Detainees force-fed protein drinks to stave off malnutrition. Prisoners marched into holding cells, eyes covered by black-out goggles, fearing execution. Men hogtied in cages, beaten without warning, left alone without food or water.
These are but a fraction of the abuses alleged to have taken place within the detainment center at Guantanamo Bay. Even so, these abuses exist behind a veil of secrecy. Inquiries are swiftly hushed by military personnel.
"All credible allegations of abuse are thoroughly investigated, and appropriate disciplinary action is taken when those allegations are substantiated,” says Cmdr. Leslie Hull-Ryde, a military spokeswoman. "Although there have been substantiated cases of abuse in the past, for which U.S. service members have been held accountable, our enemies also have employed a deliberate campaign of exaggerations and fabrications. The suggestion that DoD personnel, the overwhelming majority of whom serve honorably, are or ever were engaged in systematic mistreatment of detainees is false and does not withstand scrutiny."
Amnesty International has repeatedly cited the detention center for its gross infringement of human rights. Why then is it still allowed to operate? The culture of fear cultivated in the wake of 9/11, of Muslim extremism and other terrorist attacks committed on American soil, shrouds reports of 20-hour interrogations and sensory deprivation. This fear denies Guantanamo’s current 91 detainees a right to due process. Guantanamo is a place where neither U.S. nor international law applies.
Guantanamo remains open, though for how much longer is subject to speculation.
A NOT SO SIMPLE PLAN TO CLOSE GUANTANAMO
Two days after his inauguration, President Obama signed an executive order to close the detention camp. The order was a nod to his campaign promise to close the camp. Guantanamo, according to Obama and his administration, is a symbol of often controversial counterterrorism policies put in place by his predecessor, George W. Bush.
Keeping the facility open, Obama believes, would undermine American values. “It is viewed as a stain on our broader record of upholding the highest standards of rule of law,” he said in a statement. But Obama soon learned making good on his word would not be simple.
The Obama administration’s review of Guantanamo’s inmate population was
particularly damning. Only two dozen detainees could face possible federal prosecution. The review cited weak evidence in some cases, and a lack of credible evidence in others, and found that 50 prisoners were too dangerous for release. Initial bipartisan support for the facility's closure waned. Congress passed legislation to bar the transfer of detainees to prisons on U.S. soil. Competing priorities—a stimulus plan, healthcare—placed the matter of Guantanamo on indefinite hold.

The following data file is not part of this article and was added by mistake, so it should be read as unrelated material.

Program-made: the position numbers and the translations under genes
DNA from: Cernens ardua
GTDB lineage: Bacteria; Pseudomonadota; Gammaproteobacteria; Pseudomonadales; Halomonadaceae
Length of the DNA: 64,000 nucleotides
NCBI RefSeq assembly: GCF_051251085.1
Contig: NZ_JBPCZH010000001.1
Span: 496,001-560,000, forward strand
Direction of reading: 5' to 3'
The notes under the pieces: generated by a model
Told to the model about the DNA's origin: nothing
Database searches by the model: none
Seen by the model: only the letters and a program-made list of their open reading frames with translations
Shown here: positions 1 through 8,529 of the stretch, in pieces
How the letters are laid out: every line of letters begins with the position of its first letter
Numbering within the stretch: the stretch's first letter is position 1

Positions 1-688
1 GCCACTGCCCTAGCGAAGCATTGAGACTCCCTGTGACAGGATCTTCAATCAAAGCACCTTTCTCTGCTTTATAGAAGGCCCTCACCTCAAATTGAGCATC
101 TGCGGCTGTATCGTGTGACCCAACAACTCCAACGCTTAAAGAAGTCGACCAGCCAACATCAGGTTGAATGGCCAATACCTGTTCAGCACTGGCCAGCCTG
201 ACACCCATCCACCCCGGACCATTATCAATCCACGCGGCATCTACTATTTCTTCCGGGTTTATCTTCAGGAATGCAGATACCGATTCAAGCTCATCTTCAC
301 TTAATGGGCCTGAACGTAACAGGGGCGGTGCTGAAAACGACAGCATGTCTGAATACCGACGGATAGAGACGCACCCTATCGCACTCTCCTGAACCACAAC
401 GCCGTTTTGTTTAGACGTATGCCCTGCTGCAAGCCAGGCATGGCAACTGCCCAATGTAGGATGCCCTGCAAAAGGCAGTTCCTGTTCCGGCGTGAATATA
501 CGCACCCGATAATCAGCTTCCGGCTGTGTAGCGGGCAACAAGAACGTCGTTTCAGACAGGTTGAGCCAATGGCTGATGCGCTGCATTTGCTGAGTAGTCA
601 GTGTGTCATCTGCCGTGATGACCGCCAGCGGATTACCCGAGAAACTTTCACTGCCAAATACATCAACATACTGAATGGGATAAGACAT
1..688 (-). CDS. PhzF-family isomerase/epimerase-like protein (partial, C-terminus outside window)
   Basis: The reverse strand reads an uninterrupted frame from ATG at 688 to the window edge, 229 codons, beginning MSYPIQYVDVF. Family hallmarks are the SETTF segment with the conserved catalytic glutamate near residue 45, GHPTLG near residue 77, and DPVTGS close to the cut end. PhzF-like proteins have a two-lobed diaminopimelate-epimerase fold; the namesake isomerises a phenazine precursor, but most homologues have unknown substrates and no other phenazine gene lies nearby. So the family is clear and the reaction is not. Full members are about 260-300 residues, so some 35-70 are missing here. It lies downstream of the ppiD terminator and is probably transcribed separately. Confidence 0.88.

President Obama reveals his plan to Congress. (CREDIT: Source)
But on February 23, more than seven years after his executive order, President Obama delivered a plan to Congress that would close the detention center for good. "The plan we're putting forward today isn't just about closing the facility at Guantanamo,” he said. “It's not just about dealing with the current group of detainees, which is a complex piece of business because of the manner in which they were originally apprehended and what happened. This is about closing a chapter in our history.”
Obama also noted how keeping the facility open does the country a great disservice financially. “This is the opinion of experts, this is the opinion of many in our military. It’s counterproductive to our fight against terrorists, because they use it as propaganda in their efforts to recruit. It drains military resources, with nearly $450 million spent last year alone to keep it running, and more than $200 million in additional costs needed to keep it open going forward for less than 100 detainees.”
The blueprint outlines plans to transfer many of the remaining detainees to other countries. A detention center within the U.S. will house those considered too dangerous to release. The plan will name 13 potential U.S. sites for transfers. Precise details on how to convert U.S. prisons into detention centers for accused terrorists are still pending. Current law prohibits Pentagon planners from using government funds to close the facility. Thorough cost calculations were not obtained as a result of these funding restrictions.
Paul Ryan (CREDIT: Source)
FRIENDS AND ENEMIES